Want to succeed? So abandon self-esteem
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A growing group of researchers and scholars are advocating a theory that may seem strange at first: for you to succeed, you have to give up your self-esteem. And once you get rid of it, start using a very similar "attitude": self-pity.
As an explanation, scholars claim that self-esteem makes you bound to be a happy, successful, and error-free person. When these requirements are met - or well underway - you can feel good and at peace.
The problem starts when you make a mistake or when your plans go wrong. Because of this “obligation” to be happy, these moments are especially tragic. Thus, it is normal for you to face any unfavorable situation with very critical glances - especially in relation to your attitudes.
Okay, but what is this self-pity?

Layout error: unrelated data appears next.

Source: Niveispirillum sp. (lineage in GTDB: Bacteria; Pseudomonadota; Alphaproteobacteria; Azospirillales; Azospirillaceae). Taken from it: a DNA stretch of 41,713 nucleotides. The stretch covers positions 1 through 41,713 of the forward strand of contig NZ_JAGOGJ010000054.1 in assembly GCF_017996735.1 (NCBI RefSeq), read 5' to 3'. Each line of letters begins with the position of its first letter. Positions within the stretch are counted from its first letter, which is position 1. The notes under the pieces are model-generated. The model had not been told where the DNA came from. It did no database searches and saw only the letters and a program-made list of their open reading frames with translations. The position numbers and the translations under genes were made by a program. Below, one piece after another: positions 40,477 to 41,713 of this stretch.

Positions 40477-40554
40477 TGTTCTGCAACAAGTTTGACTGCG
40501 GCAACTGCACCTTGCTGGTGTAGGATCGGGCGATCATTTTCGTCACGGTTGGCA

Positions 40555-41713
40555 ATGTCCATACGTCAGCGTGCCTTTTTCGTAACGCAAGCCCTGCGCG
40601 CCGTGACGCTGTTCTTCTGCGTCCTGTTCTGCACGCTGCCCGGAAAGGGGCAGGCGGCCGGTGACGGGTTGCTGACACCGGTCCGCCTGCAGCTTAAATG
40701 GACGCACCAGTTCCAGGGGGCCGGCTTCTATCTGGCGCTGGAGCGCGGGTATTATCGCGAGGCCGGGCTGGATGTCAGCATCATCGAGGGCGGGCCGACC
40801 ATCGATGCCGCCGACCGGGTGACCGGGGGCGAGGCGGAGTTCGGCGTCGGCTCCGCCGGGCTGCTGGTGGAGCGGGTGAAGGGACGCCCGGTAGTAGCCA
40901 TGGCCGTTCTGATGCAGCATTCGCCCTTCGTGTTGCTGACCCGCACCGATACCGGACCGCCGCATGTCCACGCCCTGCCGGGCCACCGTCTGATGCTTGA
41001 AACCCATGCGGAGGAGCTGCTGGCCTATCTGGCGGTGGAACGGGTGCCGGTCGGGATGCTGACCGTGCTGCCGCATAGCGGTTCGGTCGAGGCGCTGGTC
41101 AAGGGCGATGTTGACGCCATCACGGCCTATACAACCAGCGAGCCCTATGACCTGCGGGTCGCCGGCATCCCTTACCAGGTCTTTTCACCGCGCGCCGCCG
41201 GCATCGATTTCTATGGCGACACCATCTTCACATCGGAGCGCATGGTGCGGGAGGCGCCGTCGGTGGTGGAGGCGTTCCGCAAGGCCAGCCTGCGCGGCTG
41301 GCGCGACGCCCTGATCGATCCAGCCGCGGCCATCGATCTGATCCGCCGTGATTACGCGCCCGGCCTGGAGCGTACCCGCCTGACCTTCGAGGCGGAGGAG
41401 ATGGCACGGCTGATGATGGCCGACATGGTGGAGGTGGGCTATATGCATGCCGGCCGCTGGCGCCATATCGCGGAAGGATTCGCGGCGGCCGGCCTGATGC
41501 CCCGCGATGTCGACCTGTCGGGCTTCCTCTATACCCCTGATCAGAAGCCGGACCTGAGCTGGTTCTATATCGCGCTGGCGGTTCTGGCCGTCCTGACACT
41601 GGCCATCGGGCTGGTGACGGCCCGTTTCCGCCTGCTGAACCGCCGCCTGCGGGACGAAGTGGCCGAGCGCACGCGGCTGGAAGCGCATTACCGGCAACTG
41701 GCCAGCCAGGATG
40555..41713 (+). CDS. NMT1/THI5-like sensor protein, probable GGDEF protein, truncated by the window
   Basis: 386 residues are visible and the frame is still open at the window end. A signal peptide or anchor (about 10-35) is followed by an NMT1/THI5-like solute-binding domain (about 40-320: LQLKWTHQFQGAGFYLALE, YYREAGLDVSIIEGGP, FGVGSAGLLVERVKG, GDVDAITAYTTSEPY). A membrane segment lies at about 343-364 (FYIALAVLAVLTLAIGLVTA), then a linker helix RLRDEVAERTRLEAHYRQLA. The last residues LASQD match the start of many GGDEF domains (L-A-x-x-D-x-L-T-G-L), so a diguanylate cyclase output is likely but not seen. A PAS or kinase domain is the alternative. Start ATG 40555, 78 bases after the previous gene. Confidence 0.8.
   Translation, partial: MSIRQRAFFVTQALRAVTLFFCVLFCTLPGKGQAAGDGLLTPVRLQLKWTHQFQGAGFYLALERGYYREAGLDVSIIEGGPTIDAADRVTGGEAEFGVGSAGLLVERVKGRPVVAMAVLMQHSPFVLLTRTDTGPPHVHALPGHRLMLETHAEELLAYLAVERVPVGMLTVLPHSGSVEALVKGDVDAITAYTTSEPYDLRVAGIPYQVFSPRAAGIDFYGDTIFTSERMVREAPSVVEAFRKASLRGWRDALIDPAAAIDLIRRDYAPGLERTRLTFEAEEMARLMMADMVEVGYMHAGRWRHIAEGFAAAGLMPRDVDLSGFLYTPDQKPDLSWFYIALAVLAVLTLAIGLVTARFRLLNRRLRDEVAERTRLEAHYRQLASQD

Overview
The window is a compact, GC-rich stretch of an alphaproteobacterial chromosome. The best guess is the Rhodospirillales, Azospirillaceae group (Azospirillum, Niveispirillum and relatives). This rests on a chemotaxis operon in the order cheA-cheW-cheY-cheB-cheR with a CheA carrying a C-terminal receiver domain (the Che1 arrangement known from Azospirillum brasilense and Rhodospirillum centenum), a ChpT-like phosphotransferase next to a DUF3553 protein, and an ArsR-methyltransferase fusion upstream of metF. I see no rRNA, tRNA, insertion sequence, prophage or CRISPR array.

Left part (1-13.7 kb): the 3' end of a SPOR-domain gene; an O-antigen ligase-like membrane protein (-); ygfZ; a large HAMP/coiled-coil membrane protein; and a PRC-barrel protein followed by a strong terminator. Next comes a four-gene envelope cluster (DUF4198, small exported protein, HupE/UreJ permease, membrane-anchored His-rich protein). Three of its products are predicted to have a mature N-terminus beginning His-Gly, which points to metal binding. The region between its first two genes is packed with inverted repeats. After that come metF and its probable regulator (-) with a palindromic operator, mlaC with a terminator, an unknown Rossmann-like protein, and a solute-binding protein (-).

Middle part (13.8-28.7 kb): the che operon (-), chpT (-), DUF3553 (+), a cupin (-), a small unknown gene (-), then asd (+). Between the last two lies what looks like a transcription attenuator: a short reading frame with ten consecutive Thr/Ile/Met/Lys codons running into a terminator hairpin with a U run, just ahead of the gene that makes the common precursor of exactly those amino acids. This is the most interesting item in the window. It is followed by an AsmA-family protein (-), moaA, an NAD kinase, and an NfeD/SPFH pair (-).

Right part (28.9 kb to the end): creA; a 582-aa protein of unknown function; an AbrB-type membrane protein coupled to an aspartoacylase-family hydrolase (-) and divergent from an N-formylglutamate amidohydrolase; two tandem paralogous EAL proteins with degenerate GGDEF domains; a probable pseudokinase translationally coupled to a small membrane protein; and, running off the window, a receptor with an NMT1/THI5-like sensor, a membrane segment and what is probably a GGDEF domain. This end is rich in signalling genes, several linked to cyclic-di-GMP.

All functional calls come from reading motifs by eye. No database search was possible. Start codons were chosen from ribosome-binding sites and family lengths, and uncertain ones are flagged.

When you feel compassion for someone else, it is normal to see their mistakes and defects in a comprehensive way. That is, self-pity can be explained as the act of mildly observing one's own mistakes - but without forgetting to correct them.
That way you will better understand all your shortcomings and will know how to act at critical times. In addition, you will also begin to better understand your capabilities so that you can accept negative moments without affecting your ego, which will pave your “trail of success”.
And who said all this?
This theory is based on some serious studies, such as that performed by Berkeley University scientists Juliana Breines and Serena Chen. They gathered several volunteers, one part of whom spoke of themselves from the point of view of compassion and the other of self-esteem.
The first group was able to speak very well of all their qualities and shortcomings, without being pedantic or unfair to their own personality. Meanwhile, the latter had worse results and failed to advance in research like the others.